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Article 35A Abrogation Made All Indian Residents Equal, Nothing Amiss About Court Taking Time to Hear Pleas

By: Sant Kumar Sharma

Last Updated: May 14, 2020, 15:20 IST

For representation: A security personnel checks a vehicle as others stand guard. (PTI/File photo)

For representation: A security personnel checks a vehicle as others stand guard. (PTI/File photo)

Those who criticised the move to abrogate Article 35-A argued that President Ram Nath Kovind showed weakness while dealing with the issue.

The central government led by Jawaharlal Nehru incorporated Article 35-A in the Constitution of India on May 14, 1954. This was done through a Presidential order, and no debate was held in Parliament.

Dr Rajinder Prasad, the then President, had reservations about the legality of this move. His letters to PM Nehru airing his misgivings were considered as gross misdemeanour by the latter. Nehru denied even a decent accommodation to Dr Prasad after he stepped down.

Nehru was a great democrat who championed the cause of true democratic processes, his supporters often say in his praises. Never mind his record vis-a-vis Rajinder Babu, vis-a-vis Shyama Prasad Mukherjee, or Praja Parishad movement of Jammu. All this and more are not topics you should discuss, according to them. Or you will be branded as someone suffering from Nehru-phobia.

The present government led by Narendra Modi removed Article 35-A from the Constitution on August 5, 2019. That day, Union Home Minister Amit Shah moved a Bill to this effect in the Rajya Sabha. The bill was passed with 125 votes for and 61 against. This means the Bill was passed by a two-thirds majority in the Upper House.

In the Lok Sabha too, on a later day, the Bill was passed with over two-thirds majority.

Modi was described by his opponents as undemocratic, dictatorial and insensitive for bringing in this Bill! The Bill changed into a law only after due debate in both the Houses of Parliament.

Was it not possible to remove this article from the Constitution of India through a Presidential Order? In the same manner in which it had been brought in, can we say, through the backdoor? That would have meant no discussions in either the Lok Sabha or the Rajya Sabha. The question is only of academic interest now but it needs to be still dissected and debated threadbare.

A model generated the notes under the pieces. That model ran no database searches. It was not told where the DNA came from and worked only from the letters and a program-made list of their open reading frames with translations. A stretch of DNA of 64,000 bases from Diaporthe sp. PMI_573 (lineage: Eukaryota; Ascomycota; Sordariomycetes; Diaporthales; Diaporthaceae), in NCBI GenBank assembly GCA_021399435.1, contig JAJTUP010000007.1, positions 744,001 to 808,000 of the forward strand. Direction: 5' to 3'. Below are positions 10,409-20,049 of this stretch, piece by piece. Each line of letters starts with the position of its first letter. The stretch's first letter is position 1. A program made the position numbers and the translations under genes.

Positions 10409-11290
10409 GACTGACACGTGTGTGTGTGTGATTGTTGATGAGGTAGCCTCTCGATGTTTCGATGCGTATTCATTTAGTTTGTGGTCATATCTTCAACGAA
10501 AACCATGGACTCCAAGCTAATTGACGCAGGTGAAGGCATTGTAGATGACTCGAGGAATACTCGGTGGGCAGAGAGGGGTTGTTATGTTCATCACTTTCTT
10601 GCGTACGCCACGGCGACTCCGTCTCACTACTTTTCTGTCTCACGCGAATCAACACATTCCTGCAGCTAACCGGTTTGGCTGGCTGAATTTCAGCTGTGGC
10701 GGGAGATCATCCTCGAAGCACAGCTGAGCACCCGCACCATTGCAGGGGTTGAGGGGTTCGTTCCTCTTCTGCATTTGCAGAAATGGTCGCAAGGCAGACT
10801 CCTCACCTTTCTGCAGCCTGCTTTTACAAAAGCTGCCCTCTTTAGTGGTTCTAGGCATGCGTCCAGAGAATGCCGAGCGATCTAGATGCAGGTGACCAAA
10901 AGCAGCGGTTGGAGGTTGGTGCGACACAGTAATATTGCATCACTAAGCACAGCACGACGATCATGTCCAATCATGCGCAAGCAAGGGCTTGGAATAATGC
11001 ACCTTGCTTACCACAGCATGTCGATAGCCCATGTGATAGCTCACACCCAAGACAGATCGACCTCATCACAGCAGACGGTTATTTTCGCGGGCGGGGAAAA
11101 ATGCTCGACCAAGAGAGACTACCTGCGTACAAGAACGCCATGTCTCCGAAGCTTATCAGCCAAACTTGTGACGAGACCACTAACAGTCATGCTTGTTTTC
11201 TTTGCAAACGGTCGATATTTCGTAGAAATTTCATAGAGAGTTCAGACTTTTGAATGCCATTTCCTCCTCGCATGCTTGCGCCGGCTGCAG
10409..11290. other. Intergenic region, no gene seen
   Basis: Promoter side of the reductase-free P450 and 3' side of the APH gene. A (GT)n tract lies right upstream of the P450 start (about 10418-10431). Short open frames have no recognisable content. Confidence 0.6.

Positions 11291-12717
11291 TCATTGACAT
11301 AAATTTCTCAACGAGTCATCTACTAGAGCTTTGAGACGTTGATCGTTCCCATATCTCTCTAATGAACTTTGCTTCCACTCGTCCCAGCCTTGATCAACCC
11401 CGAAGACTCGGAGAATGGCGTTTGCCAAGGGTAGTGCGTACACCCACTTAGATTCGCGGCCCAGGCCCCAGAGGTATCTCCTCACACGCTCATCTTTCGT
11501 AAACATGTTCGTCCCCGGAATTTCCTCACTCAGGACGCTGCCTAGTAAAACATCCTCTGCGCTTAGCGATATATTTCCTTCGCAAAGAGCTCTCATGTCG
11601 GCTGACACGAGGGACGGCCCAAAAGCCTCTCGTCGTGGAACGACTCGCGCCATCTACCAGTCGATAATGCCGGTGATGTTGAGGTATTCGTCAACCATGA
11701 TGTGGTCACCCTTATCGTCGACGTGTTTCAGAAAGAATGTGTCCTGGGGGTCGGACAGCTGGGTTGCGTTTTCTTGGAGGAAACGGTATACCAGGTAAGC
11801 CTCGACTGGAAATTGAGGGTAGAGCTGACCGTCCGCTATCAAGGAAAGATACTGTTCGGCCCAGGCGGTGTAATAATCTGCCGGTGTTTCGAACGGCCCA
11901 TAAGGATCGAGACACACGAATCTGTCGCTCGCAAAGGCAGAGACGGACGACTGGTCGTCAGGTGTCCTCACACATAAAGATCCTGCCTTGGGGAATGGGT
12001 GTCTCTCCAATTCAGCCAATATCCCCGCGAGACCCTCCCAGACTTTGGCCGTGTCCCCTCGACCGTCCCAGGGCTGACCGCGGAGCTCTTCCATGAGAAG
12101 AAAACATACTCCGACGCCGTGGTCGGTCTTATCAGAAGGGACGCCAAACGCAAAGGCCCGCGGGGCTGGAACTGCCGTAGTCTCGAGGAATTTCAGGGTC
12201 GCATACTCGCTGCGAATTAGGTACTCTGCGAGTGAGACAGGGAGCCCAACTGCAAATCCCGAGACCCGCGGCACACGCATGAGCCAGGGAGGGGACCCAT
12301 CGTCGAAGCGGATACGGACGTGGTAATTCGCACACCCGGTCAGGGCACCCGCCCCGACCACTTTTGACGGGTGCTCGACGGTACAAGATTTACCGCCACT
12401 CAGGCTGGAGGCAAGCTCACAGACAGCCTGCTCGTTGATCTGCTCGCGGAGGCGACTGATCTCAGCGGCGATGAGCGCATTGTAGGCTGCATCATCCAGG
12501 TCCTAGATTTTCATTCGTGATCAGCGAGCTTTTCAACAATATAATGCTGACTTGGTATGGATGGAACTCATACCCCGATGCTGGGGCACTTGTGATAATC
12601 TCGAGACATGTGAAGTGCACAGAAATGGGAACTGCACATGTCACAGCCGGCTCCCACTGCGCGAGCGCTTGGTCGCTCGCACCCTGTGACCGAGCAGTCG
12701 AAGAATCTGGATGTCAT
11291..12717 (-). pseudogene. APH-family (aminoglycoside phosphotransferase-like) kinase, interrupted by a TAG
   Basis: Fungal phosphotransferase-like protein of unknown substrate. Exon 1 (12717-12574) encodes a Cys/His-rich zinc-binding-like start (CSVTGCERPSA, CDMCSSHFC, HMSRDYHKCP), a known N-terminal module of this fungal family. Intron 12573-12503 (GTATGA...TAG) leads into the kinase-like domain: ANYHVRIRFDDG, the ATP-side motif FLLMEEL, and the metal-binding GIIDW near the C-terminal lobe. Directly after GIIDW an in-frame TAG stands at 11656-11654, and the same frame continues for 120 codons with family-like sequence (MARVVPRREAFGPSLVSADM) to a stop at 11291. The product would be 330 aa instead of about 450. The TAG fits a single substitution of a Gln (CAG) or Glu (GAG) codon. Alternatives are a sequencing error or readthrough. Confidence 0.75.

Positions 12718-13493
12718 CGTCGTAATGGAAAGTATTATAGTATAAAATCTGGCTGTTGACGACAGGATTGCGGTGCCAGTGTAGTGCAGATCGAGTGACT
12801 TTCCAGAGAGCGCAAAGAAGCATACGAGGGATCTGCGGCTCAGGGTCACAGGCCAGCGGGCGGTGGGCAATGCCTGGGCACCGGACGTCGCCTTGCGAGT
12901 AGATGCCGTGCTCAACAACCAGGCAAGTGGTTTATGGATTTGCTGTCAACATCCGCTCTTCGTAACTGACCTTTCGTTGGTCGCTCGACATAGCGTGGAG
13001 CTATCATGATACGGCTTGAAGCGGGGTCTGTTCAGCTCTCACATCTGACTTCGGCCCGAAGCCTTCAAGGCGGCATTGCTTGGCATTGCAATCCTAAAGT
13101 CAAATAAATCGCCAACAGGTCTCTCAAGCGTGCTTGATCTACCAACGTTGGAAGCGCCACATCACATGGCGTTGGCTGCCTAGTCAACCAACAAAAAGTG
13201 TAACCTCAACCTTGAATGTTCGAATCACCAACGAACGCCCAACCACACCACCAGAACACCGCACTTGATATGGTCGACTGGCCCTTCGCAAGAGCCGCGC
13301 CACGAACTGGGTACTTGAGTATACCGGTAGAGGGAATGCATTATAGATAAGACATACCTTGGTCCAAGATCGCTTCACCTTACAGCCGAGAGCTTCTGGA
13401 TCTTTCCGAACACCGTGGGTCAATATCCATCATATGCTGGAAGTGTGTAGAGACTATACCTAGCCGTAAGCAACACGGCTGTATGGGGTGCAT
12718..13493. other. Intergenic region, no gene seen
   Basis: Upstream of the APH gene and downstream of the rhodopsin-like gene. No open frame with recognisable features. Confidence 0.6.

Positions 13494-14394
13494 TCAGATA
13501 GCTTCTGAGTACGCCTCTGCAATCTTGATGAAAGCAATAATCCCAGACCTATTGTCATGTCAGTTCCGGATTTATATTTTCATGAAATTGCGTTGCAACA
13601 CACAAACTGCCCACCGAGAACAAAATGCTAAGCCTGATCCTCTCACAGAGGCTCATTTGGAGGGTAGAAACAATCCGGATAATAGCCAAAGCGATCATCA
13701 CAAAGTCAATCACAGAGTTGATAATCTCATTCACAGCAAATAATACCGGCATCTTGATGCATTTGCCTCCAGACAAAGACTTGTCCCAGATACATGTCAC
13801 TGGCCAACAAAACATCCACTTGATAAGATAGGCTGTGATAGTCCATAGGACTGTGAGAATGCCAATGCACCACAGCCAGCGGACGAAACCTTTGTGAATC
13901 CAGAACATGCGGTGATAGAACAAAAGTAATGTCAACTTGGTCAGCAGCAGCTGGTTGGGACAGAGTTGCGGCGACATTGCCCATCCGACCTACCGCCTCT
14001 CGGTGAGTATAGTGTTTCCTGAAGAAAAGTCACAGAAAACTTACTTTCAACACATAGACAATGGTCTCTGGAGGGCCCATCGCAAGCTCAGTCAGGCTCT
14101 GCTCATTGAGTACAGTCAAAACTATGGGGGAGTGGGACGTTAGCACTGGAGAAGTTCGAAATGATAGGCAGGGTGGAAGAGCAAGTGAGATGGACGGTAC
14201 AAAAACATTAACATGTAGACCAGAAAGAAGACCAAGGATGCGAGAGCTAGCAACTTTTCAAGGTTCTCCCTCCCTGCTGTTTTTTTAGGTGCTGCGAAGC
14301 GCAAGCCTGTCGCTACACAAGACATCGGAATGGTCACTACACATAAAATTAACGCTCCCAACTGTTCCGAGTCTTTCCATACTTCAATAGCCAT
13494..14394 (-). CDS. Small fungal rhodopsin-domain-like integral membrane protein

Those who criticised the move to abrogate Article 35-A argued that President Ram Nath Kovind showed weakness while dealing with the issue. Some of them also said that he should have refused to sign the Bill on this, despite its passage by the legislature of the nation through due process prescribed for constitutional amendment.

What did Article 35-A do when it was in existence? Well, it created two classes of Indian citizens, to begin with. Those who were Indian citizens and those who were Permanent Residents of Jammu & Kashmir, and were also citizens of India. The second variety had more rights than those who were just simply Indian citizens!

In a petition filed as early in August 2014, various provisions of Article 35-A were challenged in the Supreme Court. When this article was thrown out by the government in August 2019, five years later, it was still pending! Even now, there are some petitions pending in the Supreme Court seeking its restoration.

Those who are seeking its restoration argue that the court was delaying the hearings in the case unnecessarily. Why is it that the case for its restoration should be heard quickly for a quick decision? Why is it that it was alright when hearings on its removal continued for five years? Aren't these arguments only two sides of the same coin?

There was obviously nothing wrong when the court was proceeding ahead at its own pace when some people sought its abrogation. Now also there is apparently nothing amiss and no need for quick hearings when some people are seeking its restoration.

Article 35-A defined Permanent Residents and conferred special rights on them as respects:
(i) employment under the State government;
(ii) acquisition of immovable property in the state;
(iii) settlement in the state;
(iv) right to scholarships and such other forms as the state government may provide.

Now that this article is gone, and also the state has been downgraded to a UT with vast Ladakh UT carved out of it, there is no entity, per se, called Permanent Residents. All Indian citizens are equal in most respects in the new UT of JK which is less than seven months old. It had come out into existence on October 31, 2019, only.

The author is a senior journalist. His forthcoming book being published by Bloomsbury is ‘Indus Waters Treaty: Issues, Concerns, Perspectives’. Views expressed are personal.
first published:May 14, 2020, 15:20 IST
last updated:May 14, 2020, 15:20 IST